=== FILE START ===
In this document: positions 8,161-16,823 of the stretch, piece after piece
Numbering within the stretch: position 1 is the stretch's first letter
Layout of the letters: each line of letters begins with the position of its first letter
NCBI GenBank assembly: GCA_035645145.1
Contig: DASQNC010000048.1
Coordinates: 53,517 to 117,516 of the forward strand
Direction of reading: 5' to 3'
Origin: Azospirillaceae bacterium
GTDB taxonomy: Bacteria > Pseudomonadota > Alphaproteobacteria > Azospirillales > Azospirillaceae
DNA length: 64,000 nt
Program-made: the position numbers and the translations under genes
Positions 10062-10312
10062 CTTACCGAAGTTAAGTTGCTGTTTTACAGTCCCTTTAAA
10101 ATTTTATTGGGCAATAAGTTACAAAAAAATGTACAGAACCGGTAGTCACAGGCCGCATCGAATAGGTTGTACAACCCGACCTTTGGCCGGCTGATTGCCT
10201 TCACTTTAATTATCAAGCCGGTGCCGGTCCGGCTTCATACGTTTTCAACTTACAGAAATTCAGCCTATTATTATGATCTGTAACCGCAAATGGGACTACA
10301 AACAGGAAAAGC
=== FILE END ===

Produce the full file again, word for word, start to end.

In this document: positions 8,161-16,823 of the stretch, piece after piece
Numbering within the stretch: position 1 is the stretch's first letter
Layout of the letters: each line of letters begins with the position of its first letter
NCBI GenBank assembly: GCA_035645145.1
Contig: DASQNC010000048.1
Coordinates: 53,517 to 117,516 of the forward strand
Direction of reading: 5' to 3'
Origin: Azospirillaceae bacterium
GTDB taxonomy: Bacteria > Pseudomonadota > Alphaproteobacteria > Azospirillales > Azospirillaceae
DNA length: 64,000 nt
Program-made: the position numbers and the translations under genes
Positions 10062-10312
10062 CTTACCGAAGTTAAGTTGCTGTTTTACAGTCCCTTTAAA
10101 ATTTTATTGGGCAATAAGTTACAAAAAAATGTACAGAACCGGTAGTCACAGGCCGCATCGAATAGGTTGTACAACCCGACCTTTGGCCGGCTGATTGCCT
10201 TCACTTTAATTATCAAGCCGGTGCCGGTCCGGCTTCATACGTTTTCAACTTACAGAAATTCAGCCTATTATTATGATCTGTAACCGCAAATGGGACTACA
10301 AACAGGAAAAGC